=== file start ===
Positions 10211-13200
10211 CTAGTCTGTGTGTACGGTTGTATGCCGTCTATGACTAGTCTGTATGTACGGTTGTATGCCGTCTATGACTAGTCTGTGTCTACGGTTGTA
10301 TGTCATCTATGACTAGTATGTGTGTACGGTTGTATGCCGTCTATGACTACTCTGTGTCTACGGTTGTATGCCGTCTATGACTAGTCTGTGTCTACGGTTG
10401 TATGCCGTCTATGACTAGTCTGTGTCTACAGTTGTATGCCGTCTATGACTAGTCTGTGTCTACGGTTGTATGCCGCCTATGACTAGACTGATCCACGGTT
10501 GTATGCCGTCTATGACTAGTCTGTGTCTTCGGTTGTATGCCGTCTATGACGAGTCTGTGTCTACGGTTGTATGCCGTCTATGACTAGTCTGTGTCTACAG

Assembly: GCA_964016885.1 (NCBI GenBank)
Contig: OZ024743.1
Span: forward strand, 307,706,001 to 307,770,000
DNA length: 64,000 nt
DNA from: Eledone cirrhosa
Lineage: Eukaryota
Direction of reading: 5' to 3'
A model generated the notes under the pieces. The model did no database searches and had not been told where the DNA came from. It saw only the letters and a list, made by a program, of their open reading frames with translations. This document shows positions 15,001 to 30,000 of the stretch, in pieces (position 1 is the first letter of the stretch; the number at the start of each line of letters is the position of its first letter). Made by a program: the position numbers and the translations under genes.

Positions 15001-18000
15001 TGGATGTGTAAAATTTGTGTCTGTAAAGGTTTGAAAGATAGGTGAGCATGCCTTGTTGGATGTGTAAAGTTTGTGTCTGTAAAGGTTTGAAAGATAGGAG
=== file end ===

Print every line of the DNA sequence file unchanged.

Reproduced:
Positions 10211-13200
10211 CTAGTCTGTGTGTACGGTTGTATGCCGTCTATGACTAGTCTGTATGTACGGTTGTATGCCGTCTATGACTAGTCTGTGTCTACGGTTGTA
10301 TGTCATCTATGACTAGTATGTGTGTACGGTTGTATGCCGTCTATGACTACTCTGTGTCTACGGTTGTATGCCGTCTATGACTAGTCTGTGTCTACGGTTG
10401 TATGCCGTCTATGACTAGTCTGTGTCTACAGTTGTATGCCGTCTATGACTAGTCTGTGTCTACGGTTGTATGCCGCCTATGACTAGACTGATCCACGGTT
10501 GTATGCCGTCTATGACTAGTCTGTGTCTTCGGTTGTATGCCGTCTATGACGAGTCTGTGTCTACGGTTGTATGCCGTCTATGACTAGTCTGTGTCTACAG

Assembly: GCA_964016885.1 (NCBI GenBank)
Contig: OZ024743.1
Span: forward strand, 307,706,001 to 307,770,000
DNA length: 64,000 nt
DNA from: Eledone cirrhosa
Lineage: Eukaryota
Direction of reading: 5' to 3'
A model generated the notes under the pieces. The model did no database searches and had not been told where the DNA came from. It saw only the letters and a list, made by a program, of their open reading frames with translations. This document shows positions 15,001 to 30,000 of the stretch, in pieces (position 1 is the first letter of the stretch; the number at the start of each line of letters is the position of its first letter). Made by a program: the position numbers and the translations under genes.

Positions 15001-18000
15001 TGGATGTGTAAAATTTGTGTCTGTAAAGGTTTGAAAGATAGGTGAGCATGCCTTGTTGGATGTGTAAAGTTTGTGTCTGTAAAGGTTTGAAAGATAGGAG